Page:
About the Author
Jeremy Clarkson made his name presenting a poky motoring programme on BBC2 called Top Gear. He left to forge a career in other directions but made a complete hash of everything and ended up back on Top Gear again. He lives with his wife, Francie, and three children in Oxfordshire. Despite this he has a clean driving licence.
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Another Day’s Holiday? Please, Give Me a Break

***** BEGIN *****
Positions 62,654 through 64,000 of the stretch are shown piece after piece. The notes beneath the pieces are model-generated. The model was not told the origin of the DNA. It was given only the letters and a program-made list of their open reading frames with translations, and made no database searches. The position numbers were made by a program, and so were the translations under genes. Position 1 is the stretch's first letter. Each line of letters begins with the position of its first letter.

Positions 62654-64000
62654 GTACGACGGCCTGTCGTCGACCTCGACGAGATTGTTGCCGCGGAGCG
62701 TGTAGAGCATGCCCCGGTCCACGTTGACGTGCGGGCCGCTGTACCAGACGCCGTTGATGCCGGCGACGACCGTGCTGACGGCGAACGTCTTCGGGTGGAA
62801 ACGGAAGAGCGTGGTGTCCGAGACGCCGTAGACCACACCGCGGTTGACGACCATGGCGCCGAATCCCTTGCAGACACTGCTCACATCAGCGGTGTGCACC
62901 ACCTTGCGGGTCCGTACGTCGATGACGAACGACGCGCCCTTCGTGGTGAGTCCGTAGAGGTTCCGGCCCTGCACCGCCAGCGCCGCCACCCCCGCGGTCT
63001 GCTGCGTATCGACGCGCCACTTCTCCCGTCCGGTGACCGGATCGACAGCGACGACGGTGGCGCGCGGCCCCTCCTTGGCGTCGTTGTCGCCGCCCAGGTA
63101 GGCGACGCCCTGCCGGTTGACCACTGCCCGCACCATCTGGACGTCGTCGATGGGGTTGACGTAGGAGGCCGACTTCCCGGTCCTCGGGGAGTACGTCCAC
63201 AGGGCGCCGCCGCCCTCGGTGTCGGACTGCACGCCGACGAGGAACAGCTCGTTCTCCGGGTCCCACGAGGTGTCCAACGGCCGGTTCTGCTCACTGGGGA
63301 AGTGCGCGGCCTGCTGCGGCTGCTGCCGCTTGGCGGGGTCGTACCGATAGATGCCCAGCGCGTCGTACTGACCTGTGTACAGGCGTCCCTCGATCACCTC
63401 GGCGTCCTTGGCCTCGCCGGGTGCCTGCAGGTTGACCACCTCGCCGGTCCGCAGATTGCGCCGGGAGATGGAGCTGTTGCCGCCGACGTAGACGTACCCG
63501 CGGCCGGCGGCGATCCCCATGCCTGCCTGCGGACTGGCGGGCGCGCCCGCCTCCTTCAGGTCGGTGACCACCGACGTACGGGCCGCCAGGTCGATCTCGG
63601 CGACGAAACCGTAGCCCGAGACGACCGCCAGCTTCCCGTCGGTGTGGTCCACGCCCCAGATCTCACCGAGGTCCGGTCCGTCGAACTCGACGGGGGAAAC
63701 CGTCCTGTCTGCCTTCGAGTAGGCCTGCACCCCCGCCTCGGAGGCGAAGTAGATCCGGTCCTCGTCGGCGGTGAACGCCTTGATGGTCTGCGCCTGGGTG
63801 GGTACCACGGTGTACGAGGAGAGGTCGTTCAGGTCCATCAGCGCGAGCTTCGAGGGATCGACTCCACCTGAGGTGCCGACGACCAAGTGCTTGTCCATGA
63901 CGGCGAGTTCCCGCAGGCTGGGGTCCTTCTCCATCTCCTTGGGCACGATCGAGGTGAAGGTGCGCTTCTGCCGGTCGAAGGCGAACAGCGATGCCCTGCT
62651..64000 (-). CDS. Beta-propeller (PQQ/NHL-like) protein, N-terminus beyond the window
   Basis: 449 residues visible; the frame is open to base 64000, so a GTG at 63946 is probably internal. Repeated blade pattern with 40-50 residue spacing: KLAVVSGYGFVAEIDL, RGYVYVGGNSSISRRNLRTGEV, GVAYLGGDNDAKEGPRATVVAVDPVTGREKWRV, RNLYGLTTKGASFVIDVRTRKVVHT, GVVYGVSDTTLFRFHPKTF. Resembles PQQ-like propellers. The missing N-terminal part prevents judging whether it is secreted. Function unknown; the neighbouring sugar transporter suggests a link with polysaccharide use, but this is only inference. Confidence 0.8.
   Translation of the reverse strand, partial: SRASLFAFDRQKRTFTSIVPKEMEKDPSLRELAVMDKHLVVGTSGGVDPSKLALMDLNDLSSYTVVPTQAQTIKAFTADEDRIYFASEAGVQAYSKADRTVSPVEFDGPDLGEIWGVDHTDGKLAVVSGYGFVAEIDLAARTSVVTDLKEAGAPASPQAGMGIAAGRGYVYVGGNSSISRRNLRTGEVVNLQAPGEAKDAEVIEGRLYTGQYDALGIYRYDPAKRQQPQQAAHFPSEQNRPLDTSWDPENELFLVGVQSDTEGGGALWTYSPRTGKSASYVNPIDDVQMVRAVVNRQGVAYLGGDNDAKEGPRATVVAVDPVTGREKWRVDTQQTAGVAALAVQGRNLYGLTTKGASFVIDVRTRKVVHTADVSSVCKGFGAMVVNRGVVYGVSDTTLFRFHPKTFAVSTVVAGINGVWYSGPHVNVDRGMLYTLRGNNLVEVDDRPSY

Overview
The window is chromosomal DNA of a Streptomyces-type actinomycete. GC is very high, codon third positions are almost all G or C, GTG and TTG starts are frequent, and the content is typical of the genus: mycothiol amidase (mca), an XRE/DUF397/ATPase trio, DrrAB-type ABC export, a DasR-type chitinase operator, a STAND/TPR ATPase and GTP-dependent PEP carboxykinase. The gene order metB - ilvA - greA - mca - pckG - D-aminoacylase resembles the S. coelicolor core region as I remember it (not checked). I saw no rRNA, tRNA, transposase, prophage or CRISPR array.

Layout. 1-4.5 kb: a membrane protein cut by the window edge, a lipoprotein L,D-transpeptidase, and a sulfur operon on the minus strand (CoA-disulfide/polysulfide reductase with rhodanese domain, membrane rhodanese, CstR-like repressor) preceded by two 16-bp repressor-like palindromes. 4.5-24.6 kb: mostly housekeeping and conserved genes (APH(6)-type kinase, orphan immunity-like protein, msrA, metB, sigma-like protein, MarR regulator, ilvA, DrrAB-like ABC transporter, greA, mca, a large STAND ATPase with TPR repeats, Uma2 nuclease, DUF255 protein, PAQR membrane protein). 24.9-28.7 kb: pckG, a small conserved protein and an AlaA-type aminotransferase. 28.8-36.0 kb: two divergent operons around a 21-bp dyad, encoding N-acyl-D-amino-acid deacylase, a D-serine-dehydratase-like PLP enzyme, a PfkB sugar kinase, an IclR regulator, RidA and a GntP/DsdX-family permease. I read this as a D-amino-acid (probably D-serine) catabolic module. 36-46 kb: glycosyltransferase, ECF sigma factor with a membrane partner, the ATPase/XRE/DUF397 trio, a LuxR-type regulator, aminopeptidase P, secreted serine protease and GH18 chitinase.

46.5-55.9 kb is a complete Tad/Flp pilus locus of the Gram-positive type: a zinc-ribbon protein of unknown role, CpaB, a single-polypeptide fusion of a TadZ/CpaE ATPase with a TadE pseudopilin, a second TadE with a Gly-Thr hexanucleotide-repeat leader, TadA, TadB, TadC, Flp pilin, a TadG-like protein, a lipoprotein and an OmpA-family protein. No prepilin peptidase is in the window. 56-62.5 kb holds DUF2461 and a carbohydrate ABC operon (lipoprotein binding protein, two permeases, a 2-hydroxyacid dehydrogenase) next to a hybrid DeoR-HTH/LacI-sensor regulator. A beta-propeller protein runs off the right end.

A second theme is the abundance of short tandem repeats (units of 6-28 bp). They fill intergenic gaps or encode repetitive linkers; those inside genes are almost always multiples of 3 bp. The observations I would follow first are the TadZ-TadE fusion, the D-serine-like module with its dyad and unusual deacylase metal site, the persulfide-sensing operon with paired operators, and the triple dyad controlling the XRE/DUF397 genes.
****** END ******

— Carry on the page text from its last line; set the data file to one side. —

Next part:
According to a poll, the vast majority of people questioned as they struggled back to work last week thought that England should have followed Scotland’s lead and made Tuesday a bank holiday. Two things strike me as odd here. First, that anyone could be bothered to undertake such research and, second, that anyone in their right mind could think that the Christmas break was in some way too short. I took ten days off and by 11 o’clock on the first morning I had drunk fourteen cups of coffee, read all the newspapers and the Guardian and then . . . and then what? By lunchtime I was so bored that I decided to hang a few pictures. So I found a hammer, and later a man came to replaster the bits of wall I had demolished. Then I tried to fix the electric gates, which work only when there’s an omega in the month. So I went down the drive with a spanner, and later another man came to put them back together again. I was just about to start on the Aga, which had broken down on Christmas Eve, as they do, when my wife took me on one side by my earlobe and explained that builders do not, on the whole, spend their spare time writing, so writers should not build on their days off. It’s expensive and it can be dangerous, she said. She’s right. We have these lights in the dining room which are supposed to project stars onto the table below. It has never really bothered me that the light seeps out of the sides so the stars are invisible; but when you are bored, this is exactly the sort of thing that gets on your nerves. So I bought some gaffer tape and suddenly my life had a purpose. There was something to do. Mercifully, Christmas intervened before I could do any more damage, but then it went away again and once more I found myself staring at the day through the wrong end of a pair of binoculars. Each morning, bed and the blessed relief of unconsciousness seemed so far away. I wore a groove in the kitchen floor with endless trips to the fridge, hoping against hope that I had somehow missed a plateful of cold sausages on the previous 4,000 excursions. Then, for no obvious reason, I decided to buy a footstool. I took the entire family to the sort of gifty-wifty shop where the smell of pot-pourri is so pungent that it makes you go cross-eyed. Even though the children were lying on the floor gagging, I still spent hours deliberately choosing a footstool that was too small and the wrong colour so that I could waste some more time taking it back. The next day, still gently redolent of Delia Smith’s knicker drawer, I decided to buy the wrong sort of antique filing cabinet. But after the footstool debacle my wife said no. So it seemed appropriate that I should develop some kind of illness. This is a good idea when you are at a loose end because everything, up to and including herpes, is better than being bored.